SVT News broadcasted a segment about the disruptive technology of drawing out textile fiber from old cotton clothes on Sunday 21/10/12.
A lot of the clothes we consumers buy end up in the trash. It has come to the point where the clothing industry sees a pending shortage of textile fiber. The scientists and industry members call it the peak cotton.
In this context, Swedish scientists have developed a new method for extracting new thread from the cotton in old clothes. If everything goes according to plan there will be a velour thread factory on Wargön outside Trollhättan and stakeholders throughout the value chain have been brought together to develop the site.
The importance of industrial drivers
This is an example of how disruptive technologies can have an instant impact on place development. A key question for Place Managers is what will be the next disruptive technology and not just an incremental change.
For this to happen it is important that the Place Manager is open minded and listens to the experts dealing with disruptive technologies, that they are prepared to exploit the new opportunities and have the drive to invite stakeholders in the process of creating a new hub for the technology.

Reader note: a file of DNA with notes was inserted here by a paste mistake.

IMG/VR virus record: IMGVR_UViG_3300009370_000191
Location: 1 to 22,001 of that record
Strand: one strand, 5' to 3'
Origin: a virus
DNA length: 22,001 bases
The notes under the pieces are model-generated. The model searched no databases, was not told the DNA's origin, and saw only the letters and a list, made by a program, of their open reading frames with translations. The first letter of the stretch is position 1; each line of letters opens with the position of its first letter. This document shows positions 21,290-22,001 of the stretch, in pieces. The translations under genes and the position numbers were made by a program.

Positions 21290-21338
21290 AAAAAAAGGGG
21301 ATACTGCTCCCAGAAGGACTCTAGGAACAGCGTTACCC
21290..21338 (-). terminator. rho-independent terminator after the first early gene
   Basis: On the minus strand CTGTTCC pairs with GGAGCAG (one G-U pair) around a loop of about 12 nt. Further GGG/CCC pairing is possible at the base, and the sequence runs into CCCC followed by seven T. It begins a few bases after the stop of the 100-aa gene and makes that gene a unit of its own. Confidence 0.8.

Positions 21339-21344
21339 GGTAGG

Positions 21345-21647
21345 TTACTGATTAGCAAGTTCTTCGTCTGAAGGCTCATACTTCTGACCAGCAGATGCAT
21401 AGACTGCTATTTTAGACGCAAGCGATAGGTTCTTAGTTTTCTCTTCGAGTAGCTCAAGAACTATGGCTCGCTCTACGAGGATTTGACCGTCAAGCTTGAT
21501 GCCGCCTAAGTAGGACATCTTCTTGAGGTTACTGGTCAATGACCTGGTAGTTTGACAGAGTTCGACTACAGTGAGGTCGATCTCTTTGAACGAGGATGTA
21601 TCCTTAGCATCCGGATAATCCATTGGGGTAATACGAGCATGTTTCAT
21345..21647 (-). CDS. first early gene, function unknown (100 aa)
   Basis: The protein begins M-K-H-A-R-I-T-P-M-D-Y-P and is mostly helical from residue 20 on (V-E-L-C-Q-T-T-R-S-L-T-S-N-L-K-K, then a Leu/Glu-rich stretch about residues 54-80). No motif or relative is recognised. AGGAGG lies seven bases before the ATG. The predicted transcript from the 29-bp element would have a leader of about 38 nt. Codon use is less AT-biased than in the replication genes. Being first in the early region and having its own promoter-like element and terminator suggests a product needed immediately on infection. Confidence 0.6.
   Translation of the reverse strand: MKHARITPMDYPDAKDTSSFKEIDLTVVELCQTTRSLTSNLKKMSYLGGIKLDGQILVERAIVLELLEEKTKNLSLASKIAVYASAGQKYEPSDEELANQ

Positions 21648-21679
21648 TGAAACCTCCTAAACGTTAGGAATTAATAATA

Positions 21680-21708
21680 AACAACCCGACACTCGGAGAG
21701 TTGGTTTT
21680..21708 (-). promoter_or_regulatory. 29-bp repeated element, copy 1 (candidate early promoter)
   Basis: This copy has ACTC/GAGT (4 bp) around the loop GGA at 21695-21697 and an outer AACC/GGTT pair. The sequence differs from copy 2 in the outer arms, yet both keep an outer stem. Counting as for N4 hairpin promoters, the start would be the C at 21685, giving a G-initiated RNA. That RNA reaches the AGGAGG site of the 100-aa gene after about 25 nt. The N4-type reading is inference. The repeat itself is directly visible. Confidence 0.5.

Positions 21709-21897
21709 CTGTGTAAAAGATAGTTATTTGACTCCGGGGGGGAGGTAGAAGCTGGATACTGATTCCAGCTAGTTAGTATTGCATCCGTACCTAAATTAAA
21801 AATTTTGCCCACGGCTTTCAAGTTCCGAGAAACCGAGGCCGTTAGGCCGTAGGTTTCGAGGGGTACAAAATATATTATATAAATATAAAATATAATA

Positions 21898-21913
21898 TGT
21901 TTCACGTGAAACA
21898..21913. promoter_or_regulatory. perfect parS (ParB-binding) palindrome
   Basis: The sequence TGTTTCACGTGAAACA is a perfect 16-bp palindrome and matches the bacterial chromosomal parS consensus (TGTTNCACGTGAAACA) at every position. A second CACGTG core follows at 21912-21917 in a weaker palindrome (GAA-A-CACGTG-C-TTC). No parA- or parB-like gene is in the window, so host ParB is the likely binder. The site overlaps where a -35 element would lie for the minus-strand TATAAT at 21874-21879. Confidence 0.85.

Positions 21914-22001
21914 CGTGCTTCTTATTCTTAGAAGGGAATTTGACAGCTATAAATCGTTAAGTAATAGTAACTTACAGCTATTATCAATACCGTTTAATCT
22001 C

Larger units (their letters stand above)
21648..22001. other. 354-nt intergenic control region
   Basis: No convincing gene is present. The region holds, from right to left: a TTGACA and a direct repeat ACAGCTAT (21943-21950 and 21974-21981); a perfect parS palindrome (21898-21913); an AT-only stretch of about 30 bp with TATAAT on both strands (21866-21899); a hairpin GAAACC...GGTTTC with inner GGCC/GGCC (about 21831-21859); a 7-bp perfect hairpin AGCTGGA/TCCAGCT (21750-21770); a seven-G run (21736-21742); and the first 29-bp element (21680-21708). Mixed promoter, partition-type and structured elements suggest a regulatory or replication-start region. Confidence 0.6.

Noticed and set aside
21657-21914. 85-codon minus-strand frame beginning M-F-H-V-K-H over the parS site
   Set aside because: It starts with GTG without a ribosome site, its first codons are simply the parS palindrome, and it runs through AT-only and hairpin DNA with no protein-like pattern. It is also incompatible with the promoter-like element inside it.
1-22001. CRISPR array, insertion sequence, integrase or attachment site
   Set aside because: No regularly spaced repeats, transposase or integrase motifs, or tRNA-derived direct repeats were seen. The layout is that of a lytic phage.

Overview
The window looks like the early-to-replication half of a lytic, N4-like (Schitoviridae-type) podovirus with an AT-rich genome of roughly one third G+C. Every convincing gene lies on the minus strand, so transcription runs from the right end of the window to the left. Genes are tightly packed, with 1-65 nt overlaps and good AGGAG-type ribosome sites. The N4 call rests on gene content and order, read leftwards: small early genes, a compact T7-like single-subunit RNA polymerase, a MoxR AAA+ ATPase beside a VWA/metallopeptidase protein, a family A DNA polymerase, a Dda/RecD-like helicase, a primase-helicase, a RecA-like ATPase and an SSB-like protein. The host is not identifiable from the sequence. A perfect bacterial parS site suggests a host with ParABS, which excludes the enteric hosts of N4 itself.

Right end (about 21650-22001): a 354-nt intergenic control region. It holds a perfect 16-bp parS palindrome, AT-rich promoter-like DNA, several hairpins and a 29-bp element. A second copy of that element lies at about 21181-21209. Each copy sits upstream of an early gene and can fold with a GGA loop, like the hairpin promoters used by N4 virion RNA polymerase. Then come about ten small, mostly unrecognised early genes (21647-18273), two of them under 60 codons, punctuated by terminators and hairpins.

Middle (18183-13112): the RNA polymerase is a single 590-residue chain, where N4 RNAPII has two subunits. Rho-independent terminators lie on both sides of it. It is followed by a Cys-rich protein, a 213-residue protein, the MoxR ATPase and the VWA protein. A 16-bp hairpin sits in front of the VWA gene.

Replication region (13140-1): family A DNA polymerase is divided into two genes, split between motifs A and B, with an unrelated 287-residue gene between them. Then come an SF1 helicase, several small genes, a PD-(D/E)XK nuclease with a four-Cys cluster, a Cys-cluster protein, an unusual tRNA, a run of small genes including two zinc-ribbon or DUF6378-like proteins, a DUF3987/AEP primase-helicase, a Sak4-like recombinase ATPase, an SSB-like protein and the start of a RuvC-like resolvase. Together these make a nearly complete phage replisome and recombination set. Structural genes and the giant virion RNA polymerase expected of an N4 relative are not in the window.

For Wargön, this has resulted in 500 new jobs and a lot of media coverage for the region.
Christer Asplund and Magnus Fransson at Bearing Consulting have been working on the Wargön-project for little more than a year, involving several stakeholders that complement each other in building the factory.
It is often the case that Bearing acts as a catalyst in these kinds of projects where Bearing invites experts, stakeholders and entrepreneurs with interest in creating a show case for the market.
A quote from the book Place Management – New Roles for Place Managers in Rebuilding European Wealth:
All the disruptive technologies in history have some place of origin. They are born somewhere, prototypes are made somewhere, demonstrated in another place and perhaps manufactured somewhere else. Intellectual property rights might have another home. Hence, behind the product one can discern a long chain of place-related opportunities whether missed or exploited.